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The app that may end robocalls forever

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Ethan Garr and Bryan Moyles may have the cure for unwanted robocalls infecting mobile phones.

They created a mobile app so promising that the Federal Trade Commission awarded them $25,000 this week to further invest in the development of RoboKiller.

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"I do believe we solved the problem of robocalls," Garr said.

The FTC’s head of bureau consumer protection, Jessica Rich, says the app may also help report illegal robocallers to law enforcement.

“We hope the winners bring their dynamic solutions to the marketplace soon,” Rich said.

RoboKiller answers every call and “tricks” robots to start their prerecorded message.

Within seconds the voice goes through an algorithm to assess if it is human or robotic.

Real callers would hear the common sound of a phone ringing as the app goes to work and examines the call.

Calls determined to be from a robot would be blacklisted to a spam folder in the app, letting mobile phone users browse rejected calls like junk email.

The tool may solve the puzzle of how to stop robocalls without blocking calls from spammers spoofing legitimate phone numbers.

Garr says he’s yet to get a robocall since installing the technology on his own phone.

Fifteen robocalls have gone to his spam folder in nine days.

“Our accuracy in detecting humans versus robots is 98 percent,” Garr said.

The app is in beta testing.

More information is on RoboKiller’s Kickstarter page.

Must-see photo: Hubble telescope captures space smiley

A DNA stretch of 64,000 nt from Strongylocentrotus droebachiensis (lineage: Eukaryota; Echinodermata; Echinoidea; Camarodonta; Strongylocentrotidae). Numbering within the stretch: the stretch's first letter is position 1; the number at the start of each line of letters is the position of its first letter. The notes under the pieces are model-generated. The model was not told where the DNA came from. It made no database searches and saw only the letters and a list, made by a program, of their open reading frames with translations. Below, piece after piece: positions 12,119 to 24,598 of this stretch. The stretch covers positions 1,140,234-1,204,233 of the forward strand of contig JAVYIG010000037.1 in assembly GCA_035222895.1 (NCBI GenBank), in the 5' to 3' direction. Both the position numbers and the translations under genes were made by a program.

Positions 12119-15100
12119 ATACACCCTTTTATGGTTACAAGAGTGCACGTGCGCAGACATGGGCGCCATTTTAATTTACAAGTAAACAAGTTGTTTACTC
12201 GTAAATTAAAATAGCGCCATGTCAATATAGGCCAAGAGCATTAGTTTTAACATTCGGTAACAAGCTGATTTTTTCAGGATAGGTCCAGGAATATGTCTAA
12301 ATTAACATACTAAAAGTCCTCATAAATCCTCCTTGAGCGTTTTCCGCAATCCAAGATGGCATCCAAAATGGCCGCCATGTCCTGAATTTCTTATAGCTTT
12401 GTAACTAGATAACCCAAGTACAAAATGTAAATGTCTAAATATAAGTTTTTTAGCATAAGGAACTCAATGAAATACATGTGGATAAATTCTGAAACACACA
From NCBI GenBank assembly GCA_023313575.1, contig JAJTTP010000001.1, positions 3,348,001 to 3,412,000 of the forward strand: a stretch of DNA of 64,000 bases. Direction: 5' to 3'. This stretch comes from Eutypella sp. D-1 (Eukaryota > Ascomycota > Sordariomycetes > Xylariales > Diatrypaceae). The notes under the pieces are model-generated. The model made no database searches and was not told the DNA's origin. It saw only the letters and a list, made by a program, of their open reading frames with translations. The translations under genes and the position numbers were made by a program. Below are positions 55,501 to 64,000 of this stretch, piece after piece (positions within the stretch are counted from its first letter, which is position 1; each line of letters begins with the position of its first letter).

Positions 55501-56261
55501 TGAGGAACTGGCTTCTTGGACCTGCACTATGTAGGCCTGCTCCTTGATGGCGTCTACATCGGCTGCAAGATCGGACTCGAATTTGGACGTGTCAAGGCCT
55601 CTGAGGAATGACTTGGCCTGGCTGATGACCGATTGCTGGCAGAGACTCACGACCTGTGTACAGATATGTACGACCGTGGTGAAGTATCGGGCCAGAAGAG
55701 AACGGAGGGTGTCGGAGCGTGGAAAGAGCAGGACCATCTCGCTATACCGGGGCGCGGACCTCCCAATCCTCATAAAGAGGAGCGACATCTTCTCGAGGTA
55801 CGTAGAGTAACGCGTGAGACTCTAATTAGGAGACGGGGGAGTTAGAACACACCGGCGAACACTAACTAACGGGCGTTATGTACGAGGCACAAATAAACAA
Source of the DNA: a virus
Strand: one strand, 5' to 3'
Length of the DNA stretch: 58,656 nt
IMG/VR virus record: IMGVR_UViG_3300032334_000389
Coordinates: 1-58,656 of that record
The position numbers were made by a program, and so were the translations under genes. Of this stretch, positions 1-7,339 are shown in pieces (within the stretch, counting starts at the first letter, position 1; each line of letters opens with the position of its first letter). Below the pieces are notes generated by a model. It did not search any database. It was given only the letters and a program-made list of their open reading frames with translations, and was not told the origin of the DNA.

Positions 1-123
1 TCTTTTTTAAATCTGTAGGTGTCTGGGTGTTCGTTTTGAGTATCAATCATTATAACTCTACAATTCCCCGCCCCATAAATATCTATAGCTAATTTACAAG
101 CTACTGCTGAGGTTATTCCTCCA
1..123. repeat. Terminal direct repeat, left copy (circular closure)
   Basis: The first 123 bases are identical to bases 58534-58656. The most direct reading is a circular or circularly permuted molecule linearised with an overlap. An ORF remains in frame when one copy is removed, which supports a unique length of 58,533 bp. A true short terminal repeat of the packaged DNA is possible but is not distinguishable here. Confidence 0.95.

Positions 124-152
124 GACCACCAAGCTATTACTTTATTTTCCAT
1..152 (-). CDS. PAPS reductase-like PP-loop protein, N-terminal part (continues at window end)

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Did the Hubble telescope capture a photo of an outer-space smiley face? Well, sort of.

http://twitter.com/washingtonpost/status/564822830706343937

According to a Washington Post blog published Monday, Judy Schmidt spotted this image among Hubble's data and submitted it to Hubble's Hidden Treasures competition. 

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Although the image resembles an eerie extraterrestrial grin, it's just a photo of galaxy cluster SDSS J1038+4849. The "eyes" are two galaxies.

Click here to learn more.

'Dorothy' app lets you control phone with heel clicks

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Have you ever wished you could control your smartphone with the click of your heels?

The 'Dorothy app' by Washington, D.C.,-based iStrategy Labs.works when you slip a blue tooth chip called "Ruby" into your shoe.

When you click your heels the phone will do whatever you programmed it to do. It can text your friends, order you a pizza, or even request an Uber car.

You can even use Dorothy to help you escape a bad date by programming the app to generate a fake phone call.

UPI reports the company is working to expand Ruby's functionality and is tyring to create a smaller version of Ruby to better fit a user's shoe.

—Read more from MyFoxBoston

New OK Go music video will blow your mind with amazing UNI-CUB stunts

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Remember a few months ago when we started seeing those promotional videos for the UNI-CUB, a weird mobility device that appeared to be a cross of Segway and a stool?